To celebrate our new garage queen, we decided to travel again to England, and participate in the Figaro Owners Club 25th anniversary celebration, held at a quaint English hotel near Stratford-on-Avon, where some 250+ Figaro’s converged on display for a weekend celebration.  It was in June of 2016 that we first laid eyes on OUR Figaro, beautifully refinished in its original (and our chosen) color of Topaz Mist  (well, I’d call the color “Latte”), and looking, for all the world, like a brand new car.

Shortly after our own departure from England, our Figgy was loaded on board a ship at Southhampton Harbor, bound for Galveston Port, in South Texas.  Our Figgy was built on July 1, 1991, and it landed at Galveston on July 27, just 4 weeks “under the wire” of minimum age required for importation.

Thanks to our very helpful and expert customs broker, the car passed through all the hoops at Galveston in short order, and a week or so later we were loading the Fig on a trailer, bound for our home near Austin:

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Since then, we’ve had many opportunities to enjoy our own Figaro.  Every outing inevitably results in conversations with bystanders who are universally fascinated by the car, as are we.  It is refreshing to actually acquire a 25 year old car that absolutely needs nothing, and is ready to just be driven and enjoyed.  We fully expect to have many happy future experiences.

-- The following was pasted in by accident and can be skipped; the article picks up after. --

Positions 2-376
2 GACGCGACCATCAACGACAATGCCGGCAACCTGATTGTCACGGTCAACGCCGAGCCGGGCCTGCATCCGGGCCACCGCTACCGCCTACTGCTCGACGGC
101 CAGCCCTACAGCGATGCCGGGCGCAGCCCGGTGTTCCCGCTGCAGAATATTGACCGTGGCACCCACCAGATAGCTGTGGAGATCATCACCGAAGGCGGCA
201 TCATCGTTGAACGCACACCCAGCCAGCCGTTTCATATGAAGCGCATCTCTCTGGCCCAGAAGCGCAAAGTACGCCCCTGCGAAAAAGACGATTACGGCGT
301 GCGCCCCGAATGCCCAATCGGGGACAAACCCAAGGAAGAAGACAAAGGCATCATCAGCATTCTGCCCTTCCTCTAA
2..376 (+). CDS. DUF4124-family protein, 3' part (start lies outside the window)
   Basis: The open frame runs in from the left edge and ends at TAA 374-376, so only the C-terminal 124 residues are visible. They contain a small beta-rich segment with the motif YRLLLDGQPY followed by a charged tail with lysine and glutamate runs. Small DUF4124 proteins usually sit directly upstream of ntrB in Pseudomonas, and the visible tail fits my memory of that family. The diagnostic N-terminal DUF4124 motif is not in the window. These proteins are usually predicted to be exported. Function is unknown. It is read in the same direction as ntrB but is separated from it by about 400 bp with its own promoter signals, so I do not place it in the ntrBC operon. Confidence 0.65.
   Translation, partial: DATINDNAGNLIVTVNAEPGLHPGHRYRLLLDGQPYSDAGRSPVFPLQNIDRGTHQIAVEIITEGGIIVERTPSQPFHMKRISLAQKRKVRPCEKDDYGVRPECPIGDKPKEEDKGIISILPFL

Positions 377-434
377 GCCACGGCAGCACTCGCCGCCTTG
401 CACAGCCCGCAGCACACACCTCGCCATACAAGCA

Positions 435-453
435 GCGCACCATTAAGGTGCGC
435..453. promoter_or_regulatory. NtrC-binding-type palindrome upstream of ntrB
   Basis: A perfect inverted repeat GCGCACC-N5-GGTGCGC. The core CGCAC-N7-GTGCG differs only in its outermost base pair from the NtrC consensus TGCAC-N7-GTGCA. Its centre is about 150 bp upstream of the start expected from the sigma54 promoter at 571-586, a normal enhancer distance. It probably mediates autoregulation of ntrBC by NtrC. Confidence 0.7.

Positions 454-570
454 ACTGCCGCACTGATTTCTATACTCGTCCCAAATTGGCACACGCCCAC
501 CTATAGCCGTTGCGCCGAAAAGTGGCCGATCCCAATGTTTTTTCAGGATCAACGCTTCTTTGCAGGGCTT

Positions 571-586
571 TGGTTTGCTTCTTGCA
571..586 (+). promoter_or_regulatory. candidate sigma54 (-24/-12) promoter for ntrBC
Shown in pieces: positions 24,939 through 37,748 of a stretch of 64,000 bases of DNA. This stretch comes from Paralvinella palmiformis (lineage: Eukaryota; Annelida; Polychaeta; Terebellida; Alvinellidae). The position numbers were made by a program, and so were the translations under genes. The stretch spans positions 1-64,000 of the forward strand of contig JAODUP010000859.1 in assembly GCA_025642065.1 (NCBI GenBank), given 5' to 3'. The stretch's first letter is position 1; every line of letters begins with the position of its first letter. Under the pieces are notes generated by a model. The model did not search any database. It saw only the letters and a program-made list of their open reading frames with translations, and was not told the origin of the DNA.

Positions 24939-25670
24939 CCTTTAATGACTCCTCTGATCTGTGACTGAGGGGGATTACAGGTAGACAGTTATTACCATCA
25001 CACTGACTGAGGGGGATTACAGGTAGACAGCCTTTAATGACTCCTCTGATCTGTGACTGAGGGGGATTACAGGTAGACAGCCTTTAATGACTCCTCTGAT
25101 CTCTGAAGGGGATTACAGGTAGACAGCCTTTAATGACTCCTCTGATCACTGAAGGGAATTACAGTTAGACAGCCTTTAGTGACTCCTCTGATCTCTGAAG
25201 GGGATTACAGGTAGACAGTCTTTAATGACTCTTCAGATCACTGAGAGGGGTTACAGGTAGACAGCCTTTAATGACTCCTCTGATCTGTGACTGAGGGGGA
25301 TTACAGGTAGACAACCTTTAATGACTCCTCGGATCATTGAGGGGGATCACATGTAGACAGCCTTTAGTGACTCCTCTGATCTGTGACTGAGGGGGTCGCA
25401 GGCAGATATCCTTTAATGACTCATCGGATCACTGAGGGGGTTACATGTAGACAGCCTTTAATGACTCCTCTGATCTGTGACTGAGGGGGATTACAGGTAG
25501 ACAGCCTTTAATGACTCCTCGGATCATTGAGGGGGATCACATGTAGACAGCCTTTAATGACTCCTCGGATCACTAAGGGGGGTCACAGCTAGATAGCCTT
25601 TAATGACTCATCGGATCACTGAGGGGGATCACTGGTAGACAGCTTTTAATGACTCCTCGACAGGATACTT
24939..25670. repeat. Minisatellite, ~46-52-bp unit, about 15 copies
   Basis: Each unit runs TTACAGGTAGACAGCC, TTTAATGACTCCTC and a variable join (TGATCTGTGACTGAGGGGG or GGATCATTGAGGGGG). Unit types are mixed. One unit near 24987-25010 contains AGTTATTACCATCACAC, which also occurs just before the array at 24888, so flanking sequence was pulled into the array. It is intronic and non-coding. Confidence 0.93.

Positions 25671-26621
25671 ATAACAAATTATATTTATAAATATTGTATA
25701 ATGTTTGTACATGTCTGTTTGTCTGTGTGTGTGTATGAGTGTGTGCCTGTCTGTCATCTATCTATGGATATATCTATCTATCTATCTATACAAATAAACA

Alex and Michael Pifer – Connecticut – Topaz Mist Figaro

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It was two years ago this month, we were so excited to take a journey to
one of our favorite parts of the world. First to Bruge and then on to
Chipping Campden in the Cotswold region of the U.K., We had rented a
thatched roof cottage once owned by the author Graham Greene, and it
met all of our expectations.

After settling in, it was time to explore ourfavorite town. It was only a short walk to the pubs and off we went for
something very English to satisfy our hunger. A slight chill in the air and
a perfect night for a saunter thru the village. What was that wonderful
treasure parked on the side of the road. We automatically sped up our gait
and instantly fell in love. It was like no other, small but somehow retro
and current all at the same time.

Well, that was our first exposure to what
we later found out was the Nissan Figaro. Someone in town obviously
owned this wonderful vehicle. We visited her daily, nightly, and it soon